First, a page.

The Australian Taxation Office and Victorian Police have seized and destroyed illicit tobacco with an estimated excise of over $31 million.

Following an anonymous tip-off, police officers discovered illicit tobacco crops valued at over $25 million at a property in Nathalia, Vic, and over $6 million worth of tobacco crops at another property in Katunga, Vic.

Theo Foukkare, CEO of the Australian Association of Convenience Stores (AACS), applauded the work of the Illicit Tobacco Task Force (ITTF).

“We commend the work conducted by the ITTF in disrupting the supply chain of this organised crime. This is a significant seizure of unprocessed tobacco (chop chop), that poses significant community risks to those that consume it and also takes away important revenue from legitimate businesses who are doing the right thing and selling product that consumers know is regulated accordingly.”

Foukkare said that chop chop and imported contraband cigarettes account for one in five packets sold in Australia and costs the Australian Government $3.4 billion in lost excise revenue, not to mention the lost foot traffic and revenue that it costs small businesses throughout Australia.

“There is still plenty of work to be done to slow and hopefully eradicate the illicit tobacco trade in Australia, including harmonisation of state laws, enforcement powers and increasing penalties from where they are today, to ensure that federally and at a state level everyone is pushing in the same direction. AACS will continue to engage governments on this approach.”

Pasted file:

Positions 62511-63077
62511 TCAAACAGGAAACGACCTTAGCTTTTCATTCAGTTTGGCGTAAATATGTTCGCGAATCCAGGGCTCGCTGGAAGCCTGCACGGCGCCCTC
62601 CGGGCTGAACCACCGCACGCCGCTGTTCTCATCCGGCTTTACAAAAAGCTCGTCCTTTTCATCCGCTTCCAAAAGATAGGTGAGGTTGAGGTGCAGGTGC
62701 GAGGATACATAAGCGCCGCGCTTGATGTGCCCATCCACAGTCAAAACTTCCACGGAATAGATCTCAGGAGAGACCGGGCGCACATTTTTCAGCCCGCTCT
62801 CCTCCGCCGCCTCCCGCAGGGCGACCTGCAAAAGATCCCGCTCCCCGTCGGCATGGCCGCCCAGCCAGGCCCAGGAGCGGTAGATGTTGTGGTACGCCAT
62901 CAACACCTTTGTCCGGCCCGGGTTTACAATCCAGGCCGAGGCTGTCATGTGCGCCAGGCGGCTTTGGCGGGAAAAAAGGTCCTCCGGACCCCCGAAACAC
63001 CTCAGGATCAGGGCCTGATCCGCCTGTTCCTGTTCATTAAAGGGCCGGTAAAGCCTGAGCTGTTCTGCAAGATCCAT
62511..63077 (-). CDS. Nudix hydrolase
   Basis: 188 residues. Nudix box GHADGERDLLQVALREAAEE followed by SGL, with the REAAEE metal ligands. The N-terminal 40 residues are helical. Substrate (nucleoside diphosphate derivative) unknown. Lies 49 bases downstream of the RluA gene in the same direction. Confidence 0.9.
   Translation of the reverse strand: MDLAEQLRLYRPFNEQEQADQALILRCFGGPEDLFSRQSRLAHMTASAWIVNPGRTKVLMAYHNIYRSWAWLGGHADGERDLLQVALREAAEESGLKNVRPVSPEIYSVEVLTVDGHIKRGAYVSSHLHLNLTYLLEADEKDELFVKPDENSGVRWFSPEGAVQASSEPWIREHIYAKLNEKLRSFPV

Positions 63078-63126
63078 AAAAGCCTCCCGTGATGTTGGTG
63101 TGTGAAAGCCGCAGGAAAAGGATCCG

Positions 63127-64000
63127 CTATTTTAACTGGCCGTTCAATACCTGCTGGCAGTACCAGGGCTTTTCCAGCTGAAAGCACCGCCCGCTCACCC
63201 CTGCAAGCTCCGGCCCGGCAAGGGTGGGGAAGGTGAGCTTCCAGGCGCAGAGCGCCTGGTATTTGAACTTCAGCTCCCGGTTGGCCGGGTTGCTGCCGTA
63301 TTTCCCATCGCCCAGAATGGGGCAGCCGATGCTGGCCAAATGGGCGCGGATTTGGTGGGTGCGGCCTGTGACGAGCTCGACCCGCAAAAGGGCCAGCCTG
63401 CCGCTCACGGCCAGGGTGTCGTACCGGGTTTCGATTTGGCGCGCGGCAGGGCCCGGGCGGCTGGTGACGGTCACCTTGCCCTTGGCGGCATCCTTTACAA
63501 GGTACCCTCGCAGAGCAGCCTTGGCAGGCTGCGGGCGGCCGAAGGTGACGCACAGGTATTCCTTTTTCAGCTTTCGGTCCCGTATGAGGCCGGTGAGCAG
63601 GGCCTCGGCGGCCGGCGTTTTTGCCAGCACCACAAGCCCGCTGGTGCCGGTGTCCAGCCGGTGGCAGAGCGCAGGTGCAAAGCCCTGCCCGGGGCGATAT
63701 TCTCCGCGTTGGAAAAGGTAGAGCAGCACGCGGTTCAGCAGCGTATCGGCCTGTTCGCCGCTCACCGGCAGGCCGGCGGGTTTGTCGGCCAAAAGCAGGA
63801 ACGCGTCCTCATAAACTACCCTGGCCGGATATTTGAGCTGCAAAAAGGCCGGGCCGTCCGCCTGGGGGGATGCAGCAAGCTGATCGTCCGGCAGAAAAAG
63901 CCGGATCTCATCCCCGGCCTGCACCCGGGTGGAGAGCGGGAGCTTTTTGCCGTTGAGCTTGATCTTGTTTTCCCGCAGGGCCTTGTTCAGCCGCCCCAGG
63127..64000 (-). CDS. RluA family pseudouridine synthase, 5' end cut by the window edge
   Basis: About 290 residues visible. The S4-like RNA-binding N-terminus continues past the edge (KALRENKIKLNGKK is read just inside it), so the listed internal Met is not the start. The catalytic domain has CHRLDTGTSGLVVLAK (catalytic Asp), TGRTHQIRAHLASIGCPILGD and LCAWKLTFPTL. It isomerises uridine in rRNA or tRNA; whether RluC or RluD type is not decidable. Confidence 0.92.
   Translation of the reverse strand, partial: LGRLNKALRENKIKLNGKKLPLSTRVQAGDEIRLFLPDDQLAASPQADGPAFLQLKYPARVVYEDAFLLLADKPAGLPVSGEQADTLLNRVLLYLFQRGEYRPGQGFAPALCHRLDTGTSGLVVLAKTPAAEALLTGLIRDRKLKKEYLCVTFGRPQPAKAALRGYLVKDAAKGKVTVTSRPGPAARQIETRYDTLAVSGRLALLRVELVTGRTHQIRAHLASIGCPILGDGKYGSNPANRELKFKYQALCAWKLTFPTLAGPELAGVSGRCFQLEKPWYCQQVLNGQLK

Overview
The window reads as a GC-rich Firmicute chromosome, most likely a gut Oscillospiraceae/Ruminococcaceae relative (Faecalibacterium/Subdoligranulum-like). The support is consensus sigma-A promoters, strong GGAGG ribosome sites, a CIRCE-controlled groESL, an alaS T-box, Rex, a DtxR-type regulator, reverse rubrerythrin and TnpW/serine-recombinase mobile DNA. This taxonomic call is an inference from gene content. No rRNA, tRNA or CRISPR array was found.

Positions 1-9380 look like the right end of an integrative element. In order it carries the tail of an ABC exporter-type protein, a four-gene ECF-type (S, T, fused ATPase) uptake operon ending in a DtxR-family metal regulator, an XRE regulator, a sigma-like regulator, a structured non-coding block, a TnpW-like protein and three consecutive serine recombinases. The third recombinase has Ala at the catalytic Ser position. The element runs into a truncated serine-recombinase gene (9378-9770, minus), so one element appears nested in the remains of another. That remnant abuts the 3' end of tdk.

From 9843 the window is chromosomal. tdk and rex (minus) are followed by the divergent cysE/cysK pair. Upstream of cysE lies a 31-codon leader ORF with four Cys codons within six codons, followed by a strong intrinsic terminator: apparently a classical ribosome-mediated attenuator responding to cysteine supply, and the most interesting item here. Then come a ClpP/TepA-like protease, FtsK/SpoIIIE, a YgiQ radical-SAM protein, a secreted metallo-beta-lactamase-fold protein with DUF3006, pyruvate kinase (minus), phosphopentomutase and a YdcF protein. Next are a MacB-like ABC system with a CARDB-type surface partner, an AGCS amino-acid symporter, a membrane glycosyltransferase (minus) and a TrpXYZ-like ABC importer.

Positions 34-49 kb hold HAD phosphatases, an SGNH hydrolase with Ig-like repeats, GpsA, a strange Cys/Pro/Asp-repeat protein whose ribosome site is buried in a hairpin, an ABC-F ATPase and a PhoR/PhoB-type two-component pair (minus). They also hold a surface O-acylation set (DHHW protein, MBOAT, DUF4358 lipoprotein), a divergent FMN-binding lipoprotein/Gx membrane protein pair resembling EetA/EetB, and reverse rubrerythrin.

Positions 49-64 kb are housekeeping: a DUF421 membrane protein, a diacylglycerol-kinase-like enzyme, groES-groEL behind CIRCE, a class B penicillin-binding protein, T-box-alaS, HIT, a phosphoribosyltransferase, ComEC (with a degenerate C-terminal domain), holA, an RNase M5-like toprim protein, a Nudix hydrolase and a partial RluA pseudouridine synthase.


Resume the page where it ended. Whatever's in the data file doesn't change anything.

Jade Hawkins, Assistant Commissioner at the ATO, said the operations have successfully disrupted the operations of organised criminals.

“Organised criminals utilise small producers and farmers to grow Illicit tobacco to benefit their network. More than 40 acres of mature tobacco plants were detected in Victoria and represent a significant investment of criminal effort.

“Criminals use illicit tobacco as a cash crop to fund other illegal activities. Evading excise duty on tobacco costs the community millions of dollars that could be spent on essential community services.”

Hawkins also recognised the work that the community has to play in disrupting illicit tobacco activity.

“People in the community are one of the best sources of intelligence that we have. Their eyes and ears in their own backyards help us to identify and shut down criminal activities.”

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